- Sonnenbatterie, Europe’s smart energy storage solution, has announced it is now open for business in North America with five new channel distribution partners throughout the United States. The Sonnenbatterie product range spans from 4.5 kWh residential units to commercial 20 kWh storage blocks, which can be connected to build units up to 200kWh in capacity. All Sonnenbatteries include integrated smart meter functionality with mobile energy monitoring and management.
- Energy Upgrade California wants to know how Californians plan to save energy and water this summer and will reward those who make a pledge to help California Stay Golden with the chance to win prizes that can help save water and energy. The Stay Golden California sweepstakes is the latest effort to promote energy and water savings across the golden state. Californians can enter the sweepstakes by submitting their pledge describing how they will save water and energy during this hot and dry summer. Weekly prizes include solar backpacks, energy efficient Bluetooth speakers made from renewable materials, an energy efficient kit including an energy hub and smart plug, and a programmable thermostat. Complete rules and eligibility for the sweepstakes are available here.
The first ever Champion of Change award was bestowed upon Michael Peevey, president of the California Public Utilities Commission during Intersolar North America taking place this week. The award was given in conjunction with the California Solar Energy Industries Association (CALSEIA) for Peevey’s outstanding commitment to supporting renewable energy at the national and international levels.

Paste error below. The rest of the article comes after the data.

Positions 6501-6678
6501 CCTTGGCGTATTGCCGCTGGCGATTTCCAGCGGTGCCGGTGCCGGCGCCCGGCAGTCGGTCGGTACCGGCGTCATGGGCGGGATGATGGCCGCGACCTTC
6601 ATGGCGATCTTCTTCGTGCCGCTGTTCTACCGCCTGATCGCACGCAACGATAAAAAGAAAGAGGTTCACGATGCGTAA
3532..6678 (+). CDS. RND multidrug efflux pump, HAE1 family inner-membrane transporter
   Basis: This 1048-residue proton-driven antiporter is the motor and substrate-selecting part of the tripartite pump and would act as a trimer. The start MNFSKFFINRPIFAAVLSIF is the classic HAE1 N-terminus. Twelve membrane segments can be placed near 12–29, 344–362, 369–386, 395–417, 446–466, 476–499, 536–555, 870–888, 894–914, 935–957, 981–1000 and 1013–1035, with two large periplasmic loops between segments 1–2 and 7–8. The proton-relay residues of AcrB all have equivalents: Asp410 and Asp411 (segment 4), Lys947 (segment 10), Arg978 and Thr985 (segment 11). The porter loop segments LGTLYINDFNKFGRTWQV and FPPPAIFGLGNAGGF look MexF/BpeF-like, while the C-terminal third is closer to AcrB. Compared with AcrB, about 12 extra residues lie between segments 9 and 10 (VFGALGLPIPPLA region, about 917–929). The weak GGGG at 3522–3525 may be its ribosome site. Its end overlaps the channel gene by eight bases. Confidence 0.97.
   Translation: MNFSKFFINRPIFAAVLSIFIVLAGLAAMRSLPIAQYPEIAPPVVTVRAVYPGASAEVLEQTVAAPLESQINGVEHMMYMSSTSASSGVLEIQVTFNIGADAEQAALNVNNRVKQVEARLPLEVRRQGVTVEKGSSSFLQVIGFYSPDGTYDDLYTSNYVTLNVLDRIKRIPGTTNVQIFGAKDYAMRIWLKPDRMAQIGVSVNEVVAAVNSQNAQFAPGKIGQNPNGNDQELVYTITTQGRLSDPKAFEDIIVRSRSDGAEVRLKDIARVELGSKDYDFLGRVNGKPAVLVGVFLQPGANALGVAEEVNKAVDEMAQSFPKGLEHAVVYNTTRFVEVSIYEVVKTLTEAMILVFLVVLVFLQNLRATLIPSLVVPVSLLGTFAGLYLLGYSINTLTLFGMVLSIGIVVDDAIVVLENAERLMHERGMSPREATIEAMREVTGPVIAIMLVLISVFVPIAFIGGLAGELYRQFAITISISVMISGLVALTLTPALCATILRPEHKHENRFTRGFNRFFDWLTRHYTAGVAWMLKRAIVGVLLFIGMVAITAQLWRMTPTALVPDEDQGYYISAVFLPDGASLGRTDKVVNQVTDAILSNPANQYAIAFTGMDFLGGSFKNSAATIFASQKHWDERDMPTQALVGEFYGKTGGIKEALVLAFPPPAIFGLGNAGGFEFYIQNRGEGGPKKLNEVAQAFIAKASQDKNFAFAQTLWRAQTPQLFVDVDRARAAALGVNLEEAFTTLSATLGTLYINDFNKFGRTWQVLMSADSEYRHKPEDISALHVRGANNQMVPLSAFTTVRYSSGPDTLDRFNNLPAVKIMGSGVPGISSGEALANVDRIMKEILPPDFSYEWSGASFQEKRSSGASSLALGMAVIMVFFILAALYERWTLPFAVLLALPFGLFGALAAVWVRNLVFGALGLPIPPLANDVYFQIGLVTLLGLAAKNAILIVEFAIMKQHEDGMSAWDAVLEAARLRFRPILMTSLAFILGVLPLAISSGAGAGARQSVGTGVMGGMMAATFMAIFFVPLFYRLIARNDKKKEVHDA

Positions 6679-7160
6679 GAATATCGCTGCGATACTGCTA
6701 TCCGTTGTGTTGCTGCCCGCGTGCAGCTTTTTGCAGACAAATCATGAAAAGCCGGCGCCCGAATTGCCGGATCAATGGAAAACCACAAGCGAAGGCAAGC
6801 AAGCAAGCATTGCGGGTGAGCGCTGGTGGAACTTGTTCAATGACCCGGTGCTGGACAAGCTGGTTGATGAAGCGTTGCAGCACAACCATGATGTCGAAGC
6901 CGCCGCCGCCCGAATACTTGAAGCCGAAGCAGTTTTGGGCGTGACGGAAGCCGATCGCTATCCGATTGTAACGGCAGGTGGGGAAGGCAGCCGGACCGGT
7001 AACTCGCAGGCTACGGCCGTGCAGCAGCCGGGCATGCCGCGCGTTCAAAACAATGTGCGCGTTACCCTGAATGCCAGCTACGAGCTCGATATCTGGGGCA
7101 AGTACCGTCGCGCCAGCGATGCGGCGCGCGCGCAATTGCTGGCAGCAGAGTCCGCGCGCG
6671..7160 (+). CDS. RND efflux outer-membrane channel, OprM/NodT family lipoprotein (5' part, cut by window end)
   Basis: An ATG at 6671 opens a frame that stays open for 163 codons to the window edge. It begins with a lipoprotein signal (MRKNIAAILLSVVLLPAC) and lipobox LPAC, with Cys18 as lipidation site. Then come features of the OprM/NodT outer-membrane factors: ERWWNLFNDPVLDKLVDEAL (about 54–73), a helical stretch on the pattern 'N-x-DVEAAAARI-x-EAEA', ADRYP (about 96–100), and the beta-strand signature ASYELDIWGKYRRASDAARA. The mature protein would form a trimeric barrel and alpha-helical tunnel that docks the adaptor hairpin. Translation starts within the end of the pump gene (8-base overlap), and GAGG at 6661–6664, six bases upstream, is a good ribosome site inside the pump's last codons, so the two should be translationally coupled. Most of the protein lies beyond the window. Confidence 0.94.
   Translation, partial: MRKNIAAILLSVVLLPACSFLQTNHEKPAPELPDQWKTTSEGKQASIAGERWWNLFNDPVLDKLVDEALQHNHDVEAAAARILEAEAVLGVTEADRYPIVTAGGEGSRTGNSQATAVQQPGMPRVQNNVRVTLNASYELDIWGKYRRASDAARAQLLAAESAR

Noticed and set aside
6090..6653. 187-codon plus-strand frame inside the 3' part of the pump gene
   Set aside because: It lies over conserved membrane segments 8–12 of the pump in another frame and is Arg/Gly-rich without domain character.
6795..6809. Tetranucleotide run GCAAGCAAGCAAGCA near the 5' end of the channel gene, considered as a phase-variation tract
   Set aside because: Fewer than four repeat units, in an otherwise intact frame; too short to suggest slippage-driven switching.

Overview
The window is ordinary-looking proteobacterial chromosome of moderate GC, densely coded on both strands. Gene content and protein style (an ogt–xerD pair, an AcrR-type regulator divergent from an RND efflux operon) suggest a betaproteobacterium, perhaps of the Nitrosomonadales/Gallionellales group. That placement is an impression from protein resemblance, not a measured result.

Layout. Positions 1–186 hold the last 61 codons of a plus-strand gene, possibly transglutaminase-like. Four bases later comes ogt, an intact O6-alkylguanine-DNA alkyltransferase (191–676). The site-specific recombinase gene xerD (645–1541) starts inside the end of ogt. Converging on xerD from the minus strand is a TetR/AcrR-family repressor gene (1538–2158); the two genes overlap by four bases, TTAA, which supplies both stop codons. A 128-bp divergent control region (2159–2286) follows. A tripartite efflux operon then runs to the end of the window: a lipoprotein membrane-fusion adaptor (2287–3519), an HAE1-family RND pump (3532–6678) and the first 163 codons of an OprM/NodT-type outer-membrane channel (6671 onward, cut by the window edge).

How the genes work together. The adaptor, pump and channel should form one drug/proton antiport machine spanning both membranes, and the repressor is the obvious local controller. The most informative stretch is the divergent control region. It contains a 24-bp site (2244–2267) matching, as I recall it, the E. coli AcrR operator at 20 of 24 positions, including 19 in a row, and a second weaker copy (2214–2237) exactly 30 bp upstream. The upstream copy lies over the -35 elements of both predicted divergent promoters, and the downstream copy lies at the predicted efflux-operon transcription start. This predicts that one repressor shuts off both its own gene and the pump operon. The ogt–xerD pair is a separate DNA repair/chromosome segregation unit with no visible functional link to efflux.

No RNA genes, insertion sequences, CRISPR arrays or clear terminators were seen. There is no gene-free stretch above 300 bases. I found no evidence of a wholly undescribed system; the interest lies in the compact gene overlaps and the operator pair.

“For three years, the Intersolar AWARD program has singled out landmark projects in North America that represent major technological, economical and environmental achievements,” said Markus Elsässer, CEO of Solar Promotion International, an organizer of Intersolar North America. “This year’s winners demonstrated how well designed systems that utilize the latest technologies to deliver cost-effective solar energy could benefit a variety of customer requirements. These projects, from off-grid applications to mid-sized systems to utility-scale installations, highlight solar energy’s versatility and show that the industry is well on its way toward maturation.”
The Intersolar AWARD winners for solar projects in North America were judged on pioneering character, uniqueness, economic benefits, benefits for the environment and society, degree of technical innovation and proof of innovation. An independent committee of industry experts chose three award winners:
- First Solar won the award for its Agua Caliente Solar Project, a 290 MW project that is currently the largest fully operational PV power plant and covers 2,400 acres in Yuma County, Ariz. First Solar developed, engineered, constructed and operates the system, which was designed to minimize land disturbances and to maximize stability, reliability and cost-effectiveness. This project revolutionizes how solar integrates with the power grid.